The effect of influenza vaccine on the prothrombin time (PT) among patients taking warfarin is unclear, as previous studies have shown conflicting results and the clinical significance of such a purported effect is uncertain. Moreover, to our knowledge, there are no data confirming the safety of intramuscular injections in patients receiving anticoagulant therapy with regard to possible local hematoma formation. We measured the effect of influenza vaccine on the PT among patients receiving long-term warfarin sodium therapy and evaluated the safety of intramuscular injections among them.
Forty-one adult patients who were receiving anticoagulant therapy were given 0.5 mL of influenza vaccine intramuscularly. Prothrombin time and arm girth were measured at baseline and on days 3, 7, and 14 after immunization. Local pain and tenderness were assessed on a five-point scale. Patients and study nurses were blinded to all prior measurements. Differences between baseline PT and that at each subsequent visit and the maximal change in arm circumference from baseline were calculated for each patient. Mean, range, and 95% confidence intervals were calculated for the entire group.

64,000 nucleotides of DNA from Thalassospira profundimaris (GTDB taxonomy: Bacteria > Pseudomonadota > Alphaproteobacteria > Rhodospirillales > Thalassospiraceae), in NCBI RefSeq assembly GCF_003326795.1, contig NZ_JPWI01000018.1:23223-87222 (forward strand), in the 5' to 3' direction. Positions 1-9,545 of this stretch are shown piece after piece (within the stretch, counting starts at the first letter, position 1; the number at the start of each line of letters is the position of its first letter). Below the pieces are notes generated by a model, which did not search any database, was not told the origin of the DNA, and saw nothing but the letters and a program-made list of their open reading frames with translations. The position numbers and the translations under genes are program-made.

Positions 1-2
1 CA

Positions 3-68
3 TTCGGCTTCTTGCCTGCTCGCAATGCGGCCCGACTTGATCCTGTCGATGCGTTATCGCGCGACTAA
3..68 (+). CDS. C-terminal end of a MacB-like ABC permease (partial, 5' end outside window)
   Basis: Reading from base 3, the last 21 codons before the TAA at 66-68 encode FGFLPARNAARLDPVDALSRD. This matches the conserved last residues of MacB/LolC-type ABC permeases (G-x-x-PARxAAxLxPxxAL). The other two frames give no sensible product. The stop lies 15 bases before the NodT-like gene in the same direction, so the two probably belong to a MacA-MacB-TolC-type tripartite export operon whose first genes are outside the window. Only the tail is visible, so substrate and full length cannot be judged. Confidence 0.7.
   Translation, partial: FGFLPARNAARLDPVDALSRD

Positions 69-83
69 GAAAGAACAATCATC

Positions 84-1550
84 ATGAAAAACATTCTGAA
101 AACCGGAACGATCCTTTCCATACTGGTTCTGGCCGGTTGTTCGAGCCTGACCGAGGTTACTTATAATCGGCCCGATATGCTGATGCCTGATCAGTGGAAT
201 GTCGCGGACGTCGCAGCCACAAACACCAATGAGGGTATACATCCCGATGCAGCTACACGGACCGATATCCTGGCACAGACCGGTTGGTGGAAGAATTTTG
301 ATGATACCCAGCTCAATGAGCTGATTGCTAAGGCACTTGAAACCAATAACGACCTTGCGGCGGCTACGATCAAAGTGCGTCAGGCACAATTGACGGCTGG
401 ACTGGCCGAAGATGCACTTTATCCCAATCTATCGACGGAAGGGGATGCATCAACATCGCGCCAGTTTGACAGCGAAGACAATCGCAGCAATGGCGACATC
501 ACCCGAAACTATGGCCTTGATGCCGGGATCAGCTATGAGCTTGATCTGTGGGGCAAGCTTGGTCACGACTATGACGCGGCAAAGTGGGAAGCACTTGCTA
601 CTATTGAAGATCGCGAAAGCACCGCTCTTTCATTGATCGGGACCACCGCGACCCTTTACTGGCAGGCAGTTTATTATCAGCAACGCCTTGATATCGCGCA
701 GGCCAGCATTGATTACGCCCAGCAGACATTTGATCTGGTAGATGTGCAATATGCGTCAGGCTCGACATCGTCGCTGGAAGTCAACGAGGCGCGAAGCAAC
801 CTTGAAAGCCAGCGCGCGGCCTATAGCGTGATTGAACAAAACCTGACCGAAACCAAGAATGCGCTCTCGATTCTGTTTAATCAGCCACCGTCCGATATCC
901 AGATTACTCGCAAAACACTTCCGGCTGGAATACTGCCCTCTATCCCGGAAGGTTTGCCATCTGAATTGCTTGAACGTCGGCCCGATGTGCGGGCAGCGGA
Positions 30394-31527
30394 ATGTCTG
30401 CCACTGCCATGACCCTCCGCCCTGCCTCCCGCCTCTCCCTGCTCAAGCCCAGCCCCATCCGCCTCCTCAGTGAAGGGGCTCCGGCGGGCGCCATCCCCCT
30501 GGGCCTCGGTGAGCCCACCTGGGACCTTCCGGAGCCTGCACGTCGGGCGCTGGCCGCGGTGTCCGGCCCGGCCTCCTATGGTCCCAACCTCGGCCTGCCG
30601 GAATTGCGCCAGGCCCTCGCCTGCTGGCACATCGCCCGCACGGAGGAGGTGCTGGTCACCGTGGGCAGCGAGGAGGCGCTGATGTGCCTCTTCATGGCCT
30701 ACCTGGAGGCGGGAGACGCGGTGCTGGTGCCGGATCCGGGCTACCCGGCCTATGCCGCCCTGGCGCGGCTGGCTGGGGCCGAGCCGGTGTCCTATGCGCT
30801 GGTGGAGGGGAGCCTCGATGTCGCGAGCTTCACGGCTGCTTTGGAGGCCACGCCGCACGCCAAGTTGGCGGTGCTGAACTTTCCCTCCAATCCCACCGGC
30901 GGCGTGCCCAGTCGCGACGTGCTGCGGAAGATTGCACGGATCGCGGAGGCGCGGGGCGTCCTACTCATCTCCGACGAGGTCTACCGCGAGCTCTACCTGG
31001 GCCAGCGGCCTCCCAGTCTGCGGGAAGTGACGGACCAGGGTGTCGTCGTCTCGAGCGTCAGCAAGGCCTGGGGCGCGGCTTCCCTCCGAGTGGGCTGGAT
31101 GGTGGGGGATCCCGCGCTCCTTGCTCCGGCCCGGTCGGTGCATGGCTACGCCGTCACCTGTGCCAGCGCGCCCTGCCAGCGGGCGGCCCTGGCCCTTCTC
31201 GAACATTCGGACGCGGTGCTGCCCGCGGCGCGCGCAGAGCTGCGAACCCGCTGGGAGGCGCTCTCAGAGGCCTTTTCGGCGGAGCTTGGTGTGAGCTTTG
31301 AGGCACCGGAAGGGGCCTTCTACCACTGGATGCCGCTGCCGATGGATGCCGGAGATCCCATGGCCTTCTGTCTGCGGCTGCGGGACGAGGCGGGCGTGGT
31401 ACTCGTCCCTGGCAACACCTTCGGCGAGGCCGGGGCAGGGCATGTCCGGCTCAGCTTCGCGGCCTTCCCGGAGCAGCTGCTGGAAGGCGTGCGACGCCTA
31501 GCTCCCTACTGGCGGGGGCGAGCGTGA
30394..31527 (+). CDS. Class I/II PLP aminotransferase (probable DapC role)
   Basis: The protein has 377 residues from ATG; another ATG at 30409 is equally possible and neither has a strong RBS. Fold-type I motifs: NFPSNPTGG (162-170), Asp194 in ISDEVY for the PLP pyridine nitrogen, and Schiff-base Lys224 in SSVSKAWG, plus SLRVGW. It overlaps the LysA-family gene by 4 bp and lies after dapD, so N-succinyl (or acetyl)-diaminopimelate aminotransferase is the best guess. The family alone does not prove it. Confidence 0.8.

There was no statistically significant change in PT between baseline and days 3, 7, and 14 after vaccination, and no significant change in arm circumference was noted. There were no clinically detectable local complications after intramuscular injection and no major or minor bleeding episodes after influenza vaccination.
Influenza vaccine has no significant effect on the PT in patients who are being treated with warfarin. Influenza vaccine can be administered intramuscularly to patients who are receiving anticoagulant therapy without the risk of local bleeding complications.(Arch Intern Med. 1995;155:1529-1531)